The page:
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Monday, August 20, 2007

Poland: Lower inflation, but worrying credit growth

From Danske Bank:

Poland: Lower inflation, but worrying credit growth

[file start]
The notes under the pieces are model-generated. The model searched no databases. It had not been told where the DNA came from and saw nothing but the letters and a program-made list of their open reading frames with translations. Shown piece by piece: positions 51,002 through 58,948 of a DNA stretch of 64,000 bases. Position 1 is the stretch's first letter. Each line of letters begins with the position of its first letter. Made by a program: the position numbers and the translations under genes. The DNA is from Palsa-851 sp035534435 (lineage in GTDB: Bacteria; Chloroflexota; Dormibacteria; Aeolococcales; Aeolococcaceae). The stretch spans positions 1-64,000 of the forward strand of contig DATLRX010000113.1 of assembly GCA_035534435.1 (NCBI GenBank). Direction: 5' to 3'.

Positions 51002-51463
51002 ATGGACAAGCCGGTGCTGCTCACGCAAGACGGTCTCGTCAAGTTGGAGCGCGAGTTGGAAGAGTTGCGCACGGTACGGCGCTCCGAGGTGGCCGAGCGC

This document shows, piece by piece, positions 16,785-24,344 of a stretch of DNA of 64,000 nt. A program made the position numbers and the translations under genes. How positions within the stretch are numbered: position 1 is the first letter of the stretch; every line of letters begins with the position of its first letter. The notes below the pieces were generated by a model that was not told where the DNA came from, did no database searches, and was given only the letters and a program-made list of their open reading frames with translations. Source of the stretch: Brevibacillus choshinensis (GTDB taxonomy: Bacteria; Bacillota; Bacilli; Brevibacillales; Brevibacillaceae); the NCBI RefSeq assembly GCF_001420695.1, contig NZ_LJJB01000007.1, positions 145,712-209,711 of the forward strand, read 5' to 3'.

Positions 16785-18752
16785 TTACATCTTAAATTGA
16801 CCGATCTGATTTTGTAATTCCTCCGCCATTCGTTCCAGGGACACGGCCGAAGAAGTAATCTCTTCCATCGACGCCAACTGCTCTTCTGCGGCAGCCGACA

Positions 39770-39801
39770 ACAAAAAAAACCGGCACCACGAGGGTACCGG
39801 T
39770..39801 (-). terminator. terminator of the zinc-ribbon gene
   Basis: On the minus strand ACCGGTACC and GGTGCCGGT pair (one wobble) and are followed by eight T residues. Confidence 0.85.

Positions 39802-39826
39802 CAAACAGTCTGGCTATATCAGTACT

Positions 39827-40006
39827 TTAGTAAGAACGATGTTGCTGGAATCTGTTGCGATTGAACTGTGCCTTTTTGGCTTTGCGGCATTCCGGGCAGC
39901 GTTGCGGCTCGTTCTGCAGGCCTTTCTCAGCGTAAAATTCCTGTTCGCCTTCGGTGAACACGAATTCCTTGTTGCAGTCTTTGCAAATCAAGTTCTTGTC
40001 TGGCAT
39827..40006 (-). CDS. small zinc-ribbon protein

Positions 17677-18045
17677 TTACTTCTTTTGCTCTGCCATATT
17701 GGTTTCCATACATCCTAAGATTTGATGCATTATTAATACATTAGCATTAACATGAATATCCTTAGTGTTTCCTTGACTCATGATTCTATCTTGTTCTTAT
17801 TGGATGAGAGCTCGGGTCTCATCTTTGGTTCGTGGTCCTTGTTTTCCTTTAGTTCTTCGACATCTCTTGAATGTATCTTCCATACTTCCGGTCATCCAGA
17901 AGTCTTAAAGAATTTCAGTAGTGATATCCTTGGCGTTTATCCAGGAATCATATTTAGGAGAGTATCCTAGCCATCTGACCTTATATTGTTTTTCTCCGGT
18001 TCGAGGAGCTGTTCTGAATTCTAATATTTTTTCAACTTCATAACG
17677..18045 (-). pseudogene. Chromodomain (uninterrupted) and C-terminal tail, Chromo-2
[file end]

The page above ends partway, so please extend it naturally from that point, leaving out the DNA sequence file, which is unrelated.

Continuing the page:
Polish inflation eased to 2.3% y/y in July from 2.6% y/y - in line with our forecast, but a bit below the consensus expectation (from Reuters) of 2.4% y/y. The inflation numbers do not give us any reason to change our expectation for the Polish markets and monetary policy. The drop in inflation is mostly due to a fairly strong base effect. That said, there are clearly inflationary pressures in the Polish economy and we would expect inflation to inch upward towards 3% by the end of the year. The inflationary pressure in Poland stems from the supply as well as the demand side of the economy. We are mostly concerned that the tighter labour market situation will increase wage pressure, but the risk of zloty weakness and higher food prices poses some inflationary risk. However, we expect the Polish central bank (NBP) to especially focus on wage development as an indicator for future inflationary pressure. We continue to expect the NBP to hike rates twice more this year (two times 25bp), but the NBP is likely to keep rates on hold at this month’s monetary policy meeting. Today we also got money supply and credit growth numbers. The money supply (M3) grew 19.3% y/y – a bit on the high side, but more importantly, the credit growth to households continues to accelerate. Hence, credit growth to households was 40.1% y/y in July – up from 37.6% in June. Until now we have not been overly concerned about lending growth in Poland – at least not compared to other countries in the region – but this kind of credit growth is clearly not sustainable in the longer run.

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